A lot's rotten in Brazil -- from politics to tainted meat exports -- and activists hope big crowds will show their disgust Sunday.
A long-planned day of nationwide protests will seek to turn the screws on corrupt leaders and to defend prosecutors heading politically explosive probes into bribery and high-level theft.
The goal, said organizer Rogerio Chequer from the Vem Pra Rua (Take to the Streets) group, will be to stop members of Congress accused of corruption "from getting away with it."
Brazilians have a lot to be angry about.
A giant, three-year probe named Operation Car Wash has uncovered a seemingly endless web of politicians and executives who fleeced state oil company Petrobras, with a lot of dirty money funneling into party election funds.
That probe got even bigger this month with the request by Prosecutor General Rodrigo Janot for the opening of new investigations expected to target more than 100 politicians.
Leaks indicate that at least five ministers in President Michel Temer's government, the speakers of both houses of Congress, and ex-presidents Dilma Rousseff and Luiz Inacio Lula da Silva will be in the crosshairs.
Revelations about corrupt politicians are an almost daily occurrence.
But Brazilians got a shock on a new front last week when police said they'd uncovered a scheme to bribe corrupt health inspectors at meatpacking plants to certify tainted meat.
Although the scale of the bribery and adulteration of bad meat is relatively small -- 33 inspectors are being investigated out of a force of 2,300 -- agribusiness, like oil, is a pillar of the economy.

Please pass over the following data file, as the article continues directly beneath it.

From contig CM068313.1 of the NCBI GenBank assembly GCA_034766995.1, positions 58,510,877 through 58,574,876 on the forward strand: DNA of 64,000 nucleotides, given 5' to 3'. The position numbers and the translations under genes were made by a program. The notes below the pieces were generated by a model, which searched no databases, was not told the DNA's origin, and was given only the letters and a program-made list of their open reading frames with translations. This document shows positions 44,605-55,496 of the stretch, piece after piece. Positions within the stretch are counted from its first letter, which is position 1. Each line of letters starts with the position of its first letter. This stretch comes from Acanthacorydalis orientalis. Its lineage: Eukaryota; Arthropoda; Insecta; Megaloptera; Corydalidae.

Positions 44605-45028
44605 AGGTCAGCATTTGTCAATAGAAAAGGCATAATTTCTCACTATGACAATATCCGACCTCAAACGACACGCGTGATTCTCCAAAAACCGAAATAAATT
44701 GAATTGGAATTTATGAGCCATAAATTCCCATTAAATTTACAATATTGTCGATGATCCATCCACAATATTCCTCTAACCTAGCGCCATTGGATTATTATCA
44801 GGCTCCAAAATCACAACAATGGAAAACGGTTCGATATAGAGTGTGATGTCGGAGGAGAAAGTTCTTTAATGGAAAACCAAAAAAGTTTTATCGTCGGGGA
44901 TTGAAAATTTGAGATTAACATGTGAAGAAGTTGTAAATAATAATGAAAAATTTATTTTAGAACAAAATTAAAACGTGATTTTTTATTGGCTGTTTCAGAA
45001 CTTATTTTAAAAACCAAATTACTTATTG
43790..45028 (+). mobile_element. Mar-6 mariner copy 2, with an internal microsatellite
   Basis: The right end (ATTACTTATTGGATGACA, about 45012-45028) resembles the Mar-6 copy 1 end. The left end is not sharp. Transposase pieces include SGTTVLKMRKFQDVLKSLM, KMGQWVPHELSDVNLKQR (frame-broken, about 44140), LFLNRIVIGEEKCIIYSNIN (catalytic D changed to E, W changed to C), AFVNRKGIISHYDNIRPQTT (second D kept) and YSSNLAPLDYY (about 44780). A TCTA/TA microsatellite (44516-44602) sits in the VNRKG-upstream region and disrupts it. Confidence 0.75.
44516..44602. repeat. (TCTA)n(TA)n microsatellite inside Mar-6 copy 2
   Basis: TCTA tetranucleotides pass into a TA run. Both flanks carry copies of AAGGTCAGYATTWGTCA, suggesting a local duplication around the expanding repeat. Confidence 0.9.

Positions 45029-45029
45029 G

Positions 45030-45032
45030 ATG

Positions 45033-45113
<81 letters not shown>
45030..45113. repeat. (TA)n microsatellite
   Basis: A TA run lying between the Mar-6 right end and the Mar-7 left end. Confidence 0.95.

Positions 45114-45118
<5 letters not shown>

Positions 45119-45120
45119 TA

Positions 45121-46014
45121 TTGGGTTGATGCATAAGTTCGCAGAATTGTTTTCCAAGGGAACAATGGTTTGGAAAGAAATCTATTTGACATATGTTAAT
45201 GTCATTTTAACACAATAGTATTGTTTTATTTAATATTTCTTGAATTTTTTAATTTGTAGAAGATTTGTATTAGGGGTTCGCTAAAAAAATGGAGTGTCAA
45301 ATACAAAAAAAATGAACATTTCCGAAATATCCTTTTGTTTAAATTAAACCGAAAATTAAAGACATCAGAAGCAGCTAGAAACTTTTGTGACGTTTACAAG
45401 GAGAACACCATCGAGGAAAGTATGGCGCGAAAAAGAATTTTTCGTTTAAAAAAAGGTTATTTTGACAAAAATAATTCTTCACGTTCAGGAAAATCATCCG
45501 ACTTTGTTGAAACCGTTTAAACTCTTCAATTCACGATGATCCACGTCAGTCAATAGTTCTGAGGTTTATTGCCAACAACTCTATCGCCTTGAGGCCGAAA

And the fallout has been devastating. China and Hong Kong suspended all imports and Brazilian officials say that exports have dropped by a stunning margin: from $63 million a day to just $74,000.
The scandals inside the oil and meat industries have been deeply embarrassing -- and harmful at a time when Brazil is in its deepest recession ever.
For those marching on Sunday, this is the painful truth-telling that Brazil needs.
But among those targeted by Car Wash prosecutors and the implacable lead judge, Sergio Moro, there is barely disguised panic, as well as anger against what they call an out-of-control judiciary.
Lawmakers are trying to pass legislation that would pardon anyone who had received undeclared campaign donations in the past, while making it illegal in the future.
This would effectively become an amnesty for politicians who took secret donations or what may have been plain bribes.
Another initiative being discussed is to change the electoral system so that voters cast ballots for parties, not individual candidates, meaning that scandal-tainted politicians would be able to escape much of voters' anger.
In a country with more than 12 percent unemployment and two straight years of recession, there may be growing weariness at the kind of protests that Sunday's organizers hope to stage.
"People are concerned about the corruption, by attempts to undermine Car Wash, but they're especially worried by the economy," said Daniel Vargas, a law professor at the Getulio Vargas Foundation in Rio de Janeiro.
Take to the Streets organized huge protests last year that helped push Congress into forcing the unpopular Rousseff out of office in an impeachment vote.
However a nationwide anti-corruption protest held last December drew far smaller crowds.
Vargas said it was easier to attract people onto the streets when they had what they saw as "a clear enemy" in Rousseff.
Now the popularity of the anti-corruption fight is being dented by disillusionment and fear, accentuated by the economic damage from the meat scandal.
"They're tired of this subject. It's been two or three years that this word corruption has been used to mobilize the people and promoted as a cure for all the problems in the whole country," Vargas said.
"Even the people who are most worried by corruption have stopped to reflect on the impact of decisions taken to combat it," Vargas said.